By Justine Daley
Let’s get right to it because I’m not going to sugar coat this. Link building is important and that is a fact that isn’t going to fade away.
Why? You read in last month’s newsletter that age of domain affects ranking. And the way to overcome age of domain is by building links, creating consistent, targeted web content, and so on.
Despite Google’s many algorithm updates and numerous predictions that link won’t be as important in the future, high domain authority websites with numerous high quality backlinks still consistently own that coveted page-one real estate.
So while we’re at it, let’s get another fact straight: building links takes work.
Link farms and syndicated press releases are no longer easy wins; they are, however, an easy way to drive down the road toward your next link detox. Hey, we’ve been there, along with most experienced digital marketers.
But it is through our experience, and through our work with law firms who come to us with thousands and thousands of toxic backlinks that we know for a fact that the only way to build beneficial links is to do it the right way. And the right way takes work. This is why I have come to think of it more as as link earning.
You need to invest time and money. You have to do something to get the link. You need to earn it.
So How Do Law Firms Earn Backlinks?
Enter Lawyer A: healthy website and consistent press coverage. High authority news sites frequently link to their website, signaling to search engines that they have authority and are a credible enough source that top-level news sources are crediting their website with certain information.
The solution—do something worth mentioning. Provide information worth crediting. But in this content-saturated day in age we can’t all be Lawyer A.
There are a two glaring flaws in this approach:
1. Just because you do something worth mentioning, or write something worth referencing, doesn’t mean someone is actually going to mention it.
Being mentioned or referenced by a high authority news site isn’t as easy as syndicating a press release. Thousands of blog posts are published every day; millions of social media posts are shared. Cutting through the noise to make your self and your content standout is a huge hurdle that every marketer is facing.
2. Even if you are mentioned in an article doesn’t necessarily mean that will give you the link (or the right kind of link), even if you ask.
Let’s say that you recently won a big case and you were interviewed for several news sites. As a link building minded marketer, you emailed the reporter afterward asking them to provide a follow link back to your website. Seems easy enough for them to do, but how does taking that extra step benefit them? Well, it really doesn’t. So much of the time, they won’t do it.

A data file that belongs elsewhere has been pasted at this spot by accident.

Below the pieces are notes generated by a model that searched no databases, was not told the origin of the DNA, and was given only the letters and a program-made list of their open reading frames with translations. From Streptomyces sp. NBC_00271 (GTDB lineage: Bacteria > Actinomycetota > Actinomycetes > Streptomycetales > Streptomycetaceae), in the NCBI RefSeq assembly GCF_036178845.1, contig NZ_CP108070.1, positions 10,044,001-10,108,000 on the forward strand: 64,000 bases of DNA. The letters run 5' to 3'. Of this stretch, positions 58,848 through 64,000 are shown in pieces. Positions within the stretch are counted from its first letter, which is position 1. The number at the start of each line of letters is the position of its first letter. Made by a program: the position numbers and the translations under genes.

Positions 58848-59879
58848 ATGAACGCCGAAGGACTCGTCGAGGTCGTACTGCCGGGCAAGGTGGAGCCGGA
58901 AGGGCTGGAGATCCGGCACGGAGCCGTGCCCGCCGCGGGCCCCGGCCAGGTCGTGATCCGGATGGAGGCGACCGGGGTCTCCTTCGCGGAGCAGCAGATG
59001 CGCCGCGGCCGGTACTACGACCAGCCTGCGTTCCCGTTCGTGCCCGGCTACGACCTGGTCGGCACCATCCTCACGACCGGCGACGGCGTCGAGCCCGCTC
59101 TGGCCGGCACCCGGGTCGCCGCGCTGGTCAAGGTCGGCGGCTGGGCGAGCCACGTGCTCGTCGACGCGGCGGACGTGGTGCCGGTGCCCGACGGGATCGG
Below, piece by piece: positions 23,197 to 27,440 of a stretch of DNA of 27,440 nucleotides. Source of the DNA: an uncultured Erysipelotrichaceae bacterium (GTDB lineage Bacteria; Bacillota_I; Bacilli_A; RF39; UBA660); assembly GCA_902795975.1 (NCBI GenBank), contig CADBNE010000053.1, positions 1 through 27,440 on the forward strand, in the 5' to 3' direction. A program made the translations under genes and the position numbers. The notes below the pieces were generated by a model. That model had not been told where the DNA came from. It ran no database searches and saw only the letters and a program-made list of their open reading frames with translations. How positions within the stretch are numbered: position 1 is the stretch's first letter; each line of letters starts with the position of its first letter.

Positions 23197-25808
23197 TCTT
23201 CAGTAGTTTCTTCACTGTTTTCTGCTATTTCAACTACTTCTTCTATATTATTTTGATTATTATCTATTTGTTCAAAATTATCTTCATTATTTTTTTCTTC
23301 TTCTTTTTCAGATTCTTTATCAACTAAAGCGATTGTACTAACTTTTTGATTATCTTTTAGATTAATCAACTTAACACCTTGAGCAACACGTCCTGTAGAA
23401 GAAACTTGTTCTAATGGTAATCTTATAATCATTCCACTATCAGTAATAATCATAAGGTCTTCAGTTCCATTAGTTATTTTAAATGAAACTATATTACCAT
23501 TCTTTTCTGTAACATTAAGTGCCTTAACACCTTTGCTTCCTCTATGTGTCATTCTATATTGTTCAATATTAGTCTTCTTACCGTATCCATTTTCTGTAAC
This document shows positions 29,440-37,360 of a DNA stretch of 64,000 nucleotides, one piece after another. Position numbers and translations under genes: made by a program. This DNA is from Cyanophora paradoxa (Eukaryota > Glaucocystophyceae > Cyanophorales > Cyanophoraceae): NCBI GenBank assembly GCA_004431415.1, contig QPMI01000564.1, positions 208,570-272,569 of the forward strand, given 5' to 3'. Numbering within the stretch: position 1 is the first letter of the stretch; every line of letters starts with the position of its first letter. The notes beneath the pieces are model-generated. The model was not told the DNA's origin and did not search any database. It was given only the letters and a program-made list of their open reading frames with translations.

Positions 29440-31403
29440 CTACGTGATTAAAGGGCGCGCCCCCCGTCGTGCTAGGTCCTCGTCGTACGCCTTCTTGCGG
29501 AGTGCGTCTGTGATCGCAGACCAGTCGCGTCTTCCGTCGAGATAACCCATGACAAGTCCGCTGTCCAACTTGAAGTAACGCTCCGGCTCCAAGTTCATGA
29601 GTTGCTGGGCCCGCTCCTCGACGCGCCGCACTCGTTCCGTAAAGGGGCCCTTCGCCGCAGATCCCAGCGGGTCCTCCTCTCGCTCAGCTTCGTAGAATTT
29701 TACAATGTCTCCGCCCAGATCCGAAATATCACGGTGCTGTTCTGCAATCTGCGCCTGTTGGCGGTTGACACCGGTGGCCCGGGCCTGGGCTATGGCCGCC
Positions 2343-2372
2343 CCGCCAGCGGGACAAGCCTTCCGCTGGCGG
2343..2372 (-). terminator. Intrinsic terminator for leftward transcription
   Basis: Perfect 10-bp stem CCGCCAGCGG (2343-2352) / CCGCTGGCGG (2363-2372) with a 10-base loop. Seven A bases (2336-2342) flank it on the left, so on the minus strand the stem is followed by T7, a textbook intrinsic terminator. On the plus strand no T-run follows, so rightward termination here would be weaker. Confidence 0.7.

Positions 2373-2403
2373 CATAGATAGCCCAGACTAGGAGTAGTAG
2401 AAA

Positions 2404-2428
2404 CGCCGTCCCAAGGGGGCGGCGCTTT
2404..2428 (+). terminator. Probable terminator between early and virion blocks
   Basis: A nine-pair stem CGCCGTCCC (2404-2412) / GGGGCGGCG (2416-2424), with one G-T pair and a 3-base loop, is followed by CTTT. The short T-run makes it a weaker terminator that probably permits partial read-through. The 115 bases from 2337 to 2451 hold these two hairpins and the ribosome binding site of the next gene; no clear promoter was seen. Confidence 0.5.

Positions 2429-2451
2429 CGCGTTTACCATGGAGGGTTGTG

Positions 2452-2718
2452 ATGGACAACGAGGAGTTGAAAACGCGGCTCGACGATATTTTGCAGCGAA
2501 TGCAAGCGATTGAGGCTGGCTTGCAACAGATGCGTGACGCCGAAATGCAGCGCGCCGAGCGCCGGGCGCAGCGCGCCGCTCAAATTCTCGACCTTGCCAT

Here at GNGF, one of our most consistently offered link earning strategies is our scholarship campaign, and it is because it solves for those two above flaws. We’ve talked about these previously, and so have our competitors, and we all offer them because they work. Schools, especially colleges, with .edu domains typically carry high domain authorities. And links to your website from sites with high domain authorities are positive signals to search engines.
By providing a scholarship, you #1 provide something worth mentioning, and—if you do the work—are #2 likely to have schools link to it.
Why? Because a core fundamental of link building is reciprocity. Reciprocity is the when you exchange things for mutual benefit.
When you provide a scholarship, and ask a school to link to it on their website, you each receive something of value. You’ve helped the guidance counselor or college advisor do their job; you’ve sent them information about a scholarship that will be beneficial to their students. And they, in turn, have provided a high quality link, directing traffic to your website.
Scholarships aren’t the only ways to earn links, but it is an example of how reciprocity increases the chances of earning links when you ask for them.
The value of reciprocity isn’t the only thing we’ve learned through our experiences with scholarships. Here is are a few things we’ve confirmed about link building through managing scholarship campaigns for law firms:
More outreach = more links. We saw the largest spike in links when we dramatically increased the amount of initial outreach and follow up to schools.
Outreach is key, but only if you’re contacting the right person. You can send email after email, but if it isn’t to the right inbox, you’re wasting your time. This is why calling people is 9 times out of 10 the best form of communication. While you might not get the link over the phone, you will at least determine if you are communicating the information to the right person, increasing your chances of earning the link.
Paid social media is not link building. This should go without saying, but these two are still commonly confused. While paid social media promotion could increase your visibility of the scholarship and increase likelihood of applicants, it doesn’t directly translate to links. We use paid Facebook ads as a part of our strategy, but to increase visibility for the lawyer’s audience, not to increase the amount of links.
Keep the scholarship, keep the link—and earn more. When your scholarship is over, the links go away, unless you do active PR outreach after the campaign to earn news mentions. You need to maintain the investment to keep the rewards.
For more information about scholarship campaigns and other link building opportunities, and whether or not it could be a good strategy for your law firm to implement, talk to your Account Manager during your next strategy call.
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